Last Wednesday a Nevada judge dismissed charges against Jean Soriano, who was charged with “DUI causing serious bodily injury or death.” Soriano was charged after a March 30th accident resulting in the death of 5 people. The equivalent charge in Utah is Automobile Homicide. The Automobile Homicide statute criminalizes operating a motor vehicle in a negligent manner which causes the death of another WHILE having a blood alcohol content of .08 or greater or being under the influence of alcohol or drugs to a degree that render the person incapable of safely operating a vehicle. Automobile Homicide is a second degree felony which carries a prison term of 1-15 years.
Dismissal of an automobile homicide case is no small feat and something that judges take seriously. In the Soriano case, investigators found blood and DNA evidence indicating that Soriano was not the driver of the vehicle. The night of the crash Soriano told police that he had been driving. Blood test show that his BAC was .12 at the time of the crash. Later he recanted, claiming that another person in the vehicle, Alfred Gomez, was actually driving and threatened Soriano until he agreed to claim responsibility for the accident. Investigation revealed “a footprint on the driver’s door and blood drops on the passenger window” which showed that Soriano couldn’t have been behind the wheel at the time of the crash.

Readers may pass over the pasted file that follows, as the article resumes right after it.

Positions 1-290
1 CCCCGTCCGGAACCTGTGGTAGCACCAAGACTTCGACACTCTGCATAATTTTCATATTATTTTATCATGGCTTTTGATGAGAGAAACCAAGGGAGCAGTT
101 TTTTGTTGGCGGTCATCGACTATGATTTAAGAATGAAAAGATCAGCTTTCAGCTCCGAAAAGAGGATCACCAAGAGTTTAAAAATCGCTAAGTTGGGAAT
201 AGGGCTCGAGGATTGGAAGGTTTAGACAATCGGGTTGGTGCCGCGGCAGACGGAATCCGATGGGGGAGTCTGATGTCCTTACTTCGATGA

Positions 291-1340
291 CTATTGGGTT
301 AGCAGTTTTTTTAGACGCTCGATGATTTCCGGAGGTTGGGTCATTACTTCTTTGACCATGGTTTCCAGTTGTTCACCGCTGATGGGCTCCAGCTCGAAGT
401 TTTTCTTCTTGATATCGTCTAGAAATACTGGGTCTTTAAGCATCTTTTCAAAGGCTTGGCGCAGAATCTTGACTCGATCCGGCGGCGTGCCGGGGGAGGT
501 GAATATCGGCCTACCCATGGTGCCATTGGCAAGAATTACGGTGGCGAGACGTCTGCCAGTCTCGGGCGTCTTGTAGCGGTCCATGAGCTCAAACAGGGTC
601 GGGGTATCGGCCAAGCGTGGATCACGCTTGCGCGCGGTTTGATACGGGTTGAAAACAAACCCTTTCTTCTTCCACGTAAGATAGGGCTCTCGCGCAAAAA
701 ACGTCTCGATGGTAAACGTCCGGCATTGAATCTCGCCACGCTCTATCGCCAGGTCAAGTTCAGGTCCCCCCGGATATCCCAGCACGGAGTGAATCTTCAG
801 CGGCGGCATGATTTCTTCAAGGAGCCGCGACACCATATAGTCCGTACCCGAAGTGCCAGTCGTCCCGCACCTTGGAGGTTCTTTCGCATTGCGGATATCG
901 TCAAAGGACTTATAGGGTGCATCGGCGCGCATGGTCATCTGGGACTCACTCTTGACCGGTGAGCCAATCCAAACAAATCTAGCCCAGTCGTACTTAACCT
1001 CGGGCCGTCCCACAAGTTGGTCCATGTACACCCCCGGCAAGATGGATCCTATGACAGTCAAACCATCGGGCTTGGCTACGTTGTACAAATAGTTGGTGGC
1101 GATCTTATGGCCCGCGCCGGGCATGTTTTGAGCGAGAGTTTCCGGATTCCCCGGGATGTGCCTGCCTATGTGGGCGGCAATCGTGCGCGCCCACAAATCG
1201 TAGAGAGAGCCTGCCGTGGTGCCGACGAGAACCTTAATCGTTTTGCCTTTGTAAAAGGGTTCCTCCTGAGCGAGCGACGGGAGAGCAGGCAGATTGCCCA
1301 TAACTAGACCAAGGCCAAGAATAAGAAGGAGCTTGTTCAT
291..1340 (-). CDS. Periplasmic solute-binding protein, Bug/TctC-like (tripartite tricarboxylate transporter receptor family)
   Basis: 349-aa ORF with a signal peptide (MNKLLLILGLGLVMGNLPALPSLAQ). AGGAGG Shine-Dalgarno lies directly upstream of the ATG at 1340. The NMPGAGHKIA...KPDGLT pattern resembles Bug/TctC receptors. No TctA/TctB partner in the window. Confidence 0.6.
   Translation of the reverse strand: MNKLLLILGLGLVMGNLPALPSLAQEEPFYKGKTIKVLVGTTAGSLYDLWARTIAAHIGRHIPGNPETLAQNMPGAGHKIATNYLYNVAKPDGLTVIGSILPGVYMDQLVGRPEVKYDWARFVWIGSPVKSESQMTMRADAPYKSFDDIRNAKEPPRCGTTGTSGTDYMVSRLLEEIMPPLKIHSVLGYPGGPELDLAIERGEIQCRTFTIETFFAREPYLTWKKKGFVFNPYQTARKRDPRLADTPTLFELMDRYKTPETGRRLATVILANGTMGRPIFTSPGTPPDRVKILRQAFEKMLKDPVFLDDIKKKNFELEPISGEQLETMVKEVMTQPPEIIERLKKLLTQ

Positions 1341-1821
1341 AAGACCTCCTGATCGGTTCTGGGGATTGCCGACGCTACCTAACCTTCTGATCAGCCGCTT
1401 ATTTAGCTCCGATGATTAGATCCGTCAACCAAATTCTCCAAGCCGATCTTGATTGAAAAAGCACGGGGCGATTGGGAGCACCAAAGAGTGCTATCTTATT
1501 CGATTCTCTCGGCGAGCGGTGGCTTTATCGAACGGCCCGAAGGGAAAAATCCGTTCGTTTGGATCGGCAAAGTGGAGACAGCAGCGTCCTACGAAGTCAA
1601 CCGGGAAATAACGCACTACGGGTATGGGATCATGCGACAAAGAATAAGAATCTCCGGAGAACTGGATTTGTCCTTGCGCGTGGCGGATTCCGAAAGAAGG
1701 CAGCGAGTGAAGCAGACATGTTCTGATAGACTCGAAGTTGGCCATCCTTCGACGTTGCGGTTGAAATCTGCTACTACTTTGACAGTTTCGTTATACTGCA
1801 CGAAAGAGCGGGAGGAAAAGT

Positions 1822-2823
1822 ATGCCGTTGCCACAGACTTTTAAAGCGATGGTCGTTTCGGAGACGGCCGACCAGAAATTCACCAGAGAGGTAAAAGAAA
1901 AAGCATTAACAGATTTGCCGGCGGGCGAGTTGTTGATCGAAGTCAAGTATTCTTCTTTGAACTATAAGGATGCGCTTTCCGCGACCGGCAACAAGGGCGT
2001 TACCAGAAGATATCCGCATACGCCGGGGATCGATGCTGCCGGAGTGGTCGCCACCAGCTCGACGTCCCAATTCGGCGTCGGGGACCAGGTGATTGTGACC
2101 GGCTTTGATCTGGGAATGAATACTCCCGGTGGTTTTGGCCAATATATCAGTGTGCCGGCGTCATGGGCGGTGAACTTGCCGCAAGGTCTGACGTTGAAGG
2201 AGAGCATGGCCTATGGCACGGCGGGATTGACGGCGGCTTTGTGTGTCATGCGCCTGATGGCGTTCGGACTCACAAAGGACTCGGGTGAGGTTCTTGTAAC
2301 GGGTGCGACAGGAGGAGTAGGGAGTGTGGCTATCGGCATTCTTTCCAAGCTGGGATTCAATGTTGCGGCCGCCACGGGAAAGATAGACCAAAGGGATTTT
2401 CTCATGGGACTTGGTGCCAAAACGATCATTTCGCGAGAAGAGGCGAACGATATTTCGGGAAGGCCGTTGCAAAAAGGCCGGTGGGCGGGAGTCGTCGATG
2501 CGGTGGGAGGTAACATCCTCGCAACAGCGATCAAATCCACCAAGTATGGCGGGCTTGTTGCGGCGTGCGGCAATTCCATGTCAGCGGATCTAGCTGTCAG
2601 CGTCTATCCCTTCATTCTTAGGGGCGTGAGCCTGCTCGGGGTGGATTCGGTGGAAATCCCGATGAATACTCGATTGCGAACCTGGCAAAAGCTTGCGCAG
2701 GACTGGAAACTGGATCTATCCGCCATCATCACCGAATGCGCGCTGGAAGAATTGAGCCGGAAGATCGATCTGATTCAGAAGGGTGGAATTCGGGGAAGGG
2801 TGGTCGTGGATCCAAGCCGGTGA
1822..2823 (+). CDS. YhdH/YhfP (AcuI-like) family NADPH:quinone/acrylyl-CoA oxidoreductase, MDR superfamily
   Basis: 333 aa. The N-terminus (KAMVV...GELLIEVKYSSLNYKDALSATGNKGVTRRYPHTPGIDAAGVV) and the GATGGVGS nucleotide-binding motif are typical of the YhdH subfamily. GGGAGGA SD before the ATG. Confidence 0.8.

Unfortunately, Gomez, the actual driver was not tested for alcohol while he was in the hospital. That failure will probably foreclose the states ability to charge Gomez with automobile homicide. Additionally, Gomez’s whereabouts are not known at this time.
Automobile homicide cases require expertise in the field of DUI and criminal defense in general. A Utah Automobile Homicide Attorney can help you defend against an Automobile Homicide charge.